Words close to my theoretical heart and a basis for the Chaos Theory of Careers is the word “Change”.  Ironically there has been little change in the growth rate in usage of the term change. It shows an almost perfect linear growth rate in C18 and C19 (funny that the Industrial “revolution” didn’t give it a kick along).  However C20th saw the growth rate in usage of the term increase markedly, but then it plateaued around 1970 – which is a little surprising to me.

The term “chance”  has a colorful history as the graph below shows. The Elizabethans were into it big time (as they were equally into “mutability” as Rob Pryor and I point out in our book – The Chaos Theory of Careers.  The term peaked in usage between the world wars, fell steadily in the era of “certainty” of the 1950s to 1980s, and rocked back into popularity in the last 10 years.

Finally “Chaos” is an interesting one. It appears that 1650 was total chaos!  I blame in on Frenchman Renee Descartes who said “I think therefore I am” in this year, well probably “Je pense donc, je suis”, but it is all French to me.  The term has taken centuries to recover from his method of doubt, but has shown steady and predictable (ie not chaotic!!) growth in usage, apparently recently returning to long term growth trends after a little flurry in the 1980s probably associated with the popularization of the science usage of the term by Gleick and others during this decade.

So what other words would be worth exploring?

The role of parents in career development and thoughts on my father

here is a link to my column in the Sydney Morning Herald and Age newspapers on parents and careers. The role of parents in career development is critical. Here I share some thoughts on the role of parents in career development and thought on my father.

Vale John Robert Bright 1925 – 2011

 

Transform your career by shifting: Shift 11 – From Trust As Control To Trust As Faith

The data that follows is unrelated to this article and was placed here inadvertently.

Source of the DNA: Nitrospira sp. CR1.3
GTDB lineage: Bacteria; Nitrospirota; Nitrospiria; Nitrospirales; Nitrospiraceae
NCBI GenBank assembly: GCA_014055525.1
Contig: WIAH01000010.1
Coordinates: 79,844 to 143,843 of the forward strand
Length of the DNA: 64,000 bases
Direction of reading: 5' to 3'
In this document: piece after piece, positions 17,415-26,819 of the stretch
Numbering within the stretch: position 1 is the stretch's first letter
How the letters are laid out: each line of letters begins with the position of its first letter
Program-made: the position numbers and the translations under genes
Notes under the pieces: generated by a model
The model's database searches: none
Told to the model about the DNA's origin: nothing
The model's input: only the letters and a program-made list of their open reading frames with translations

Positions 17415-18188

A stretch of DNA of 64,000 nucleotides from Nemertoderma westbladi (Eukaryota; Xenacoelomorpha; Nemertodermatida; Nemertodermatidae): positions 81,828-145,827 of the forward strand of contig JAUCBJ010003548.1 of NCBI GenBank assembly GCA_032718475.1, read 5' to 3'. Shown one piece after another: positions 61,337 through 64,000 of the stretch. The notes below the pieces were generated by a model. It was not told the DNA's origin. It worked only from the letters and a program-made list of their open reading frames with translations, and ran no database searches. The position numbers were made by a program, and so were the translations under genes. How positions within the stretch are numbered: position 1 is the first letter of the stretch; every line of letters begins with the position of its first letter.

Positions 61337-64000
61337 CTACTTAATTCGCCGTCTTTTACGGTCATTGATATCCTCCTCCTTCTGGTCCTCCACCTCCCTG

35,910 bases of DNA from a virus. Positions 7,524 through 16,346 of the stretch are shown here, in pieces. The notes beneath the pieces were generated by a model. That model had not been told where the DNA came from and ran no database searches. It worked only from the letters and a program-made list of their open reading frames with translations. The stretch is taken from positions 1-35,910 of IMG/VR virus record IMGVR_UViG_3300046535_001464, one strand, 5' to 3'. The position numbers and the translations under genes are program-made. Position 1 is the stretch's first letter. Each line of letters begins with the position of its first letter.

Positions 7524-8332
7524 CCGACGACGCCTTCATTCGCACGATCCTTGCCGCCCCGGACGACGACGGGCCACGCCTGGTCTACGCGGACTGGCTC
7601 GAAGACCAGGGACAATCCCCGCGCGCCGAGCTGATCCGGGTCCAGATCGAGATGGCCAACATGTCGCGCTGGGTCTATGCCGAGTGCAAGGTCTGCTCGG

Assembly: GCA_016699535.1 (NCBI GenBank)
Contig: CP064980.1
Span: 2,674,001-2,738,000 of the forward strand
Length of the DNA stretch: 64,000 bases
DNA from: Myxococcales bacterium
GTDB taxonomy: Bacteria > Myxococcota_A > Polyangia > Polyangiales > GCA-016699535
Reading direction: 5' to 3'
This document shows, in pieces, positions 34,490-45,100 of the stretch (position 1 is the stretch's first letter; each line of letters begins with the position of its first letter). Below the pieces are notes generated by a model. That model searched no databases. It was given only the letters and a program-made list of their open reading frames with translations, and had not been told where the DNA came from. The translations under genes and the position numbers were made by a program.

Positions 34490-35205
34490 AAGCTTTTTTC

Transform your career by shifting: Shift 11 – From Trust As Control To Trust As Faith

There comes a point in all things that really matter in life when trying to exert control is not sufficient.  The complexities of the world  make it impossible to be any more planned or prepared, there will always be some loose ends, some possibilities that cannot be thought out in advance. When we reach these points, if we are to confront them effectively with imagination, creativity, optimism and hope, we need to shift our trust in the power of control and embrace trust in faith.

Trust as Control

Too often people misuse the word “trust” when what they really mean is control.  When they say “I trust you” or even “I trust myself”, they are actually saying “I control you so tightly you can only do what I expect” or “I control myself so tightly, I can guarantee the outcome”.  This can lead to some fairly predictable problems:

  • It over-estimates our ability to control others or ourselves, or indeed the environment.
  • It is a recipe for micro-management and a potent way of destroying openness, thinking or creativity
  • It is in bad faith – there is no trust, only control.

full steam trust as control

Trust as Faith

The Oxford English Dictionary definition of trust is “trust (noun): ‘confidence, strong belief in the goodness, strength, reliability of something or somebody’, ‘responsibility’
have trust in (verb): ‘believe in the honesty and reliability of someone of something’, ‘have confidence in’, ‘earnestly hope’ ”

Look at the key words there:

  • Confidence
  • Belief
  • Hope

Trust in fact has nothing to do with control, but has everything to do with faith.  It is about uncertainty not certainty – you do not need to be confident or hopeful about an outcome, if that outcome is assured.  Trust is about ambiguity, complexity and mystery. It is about the limits of what we know and indeed what is knowable.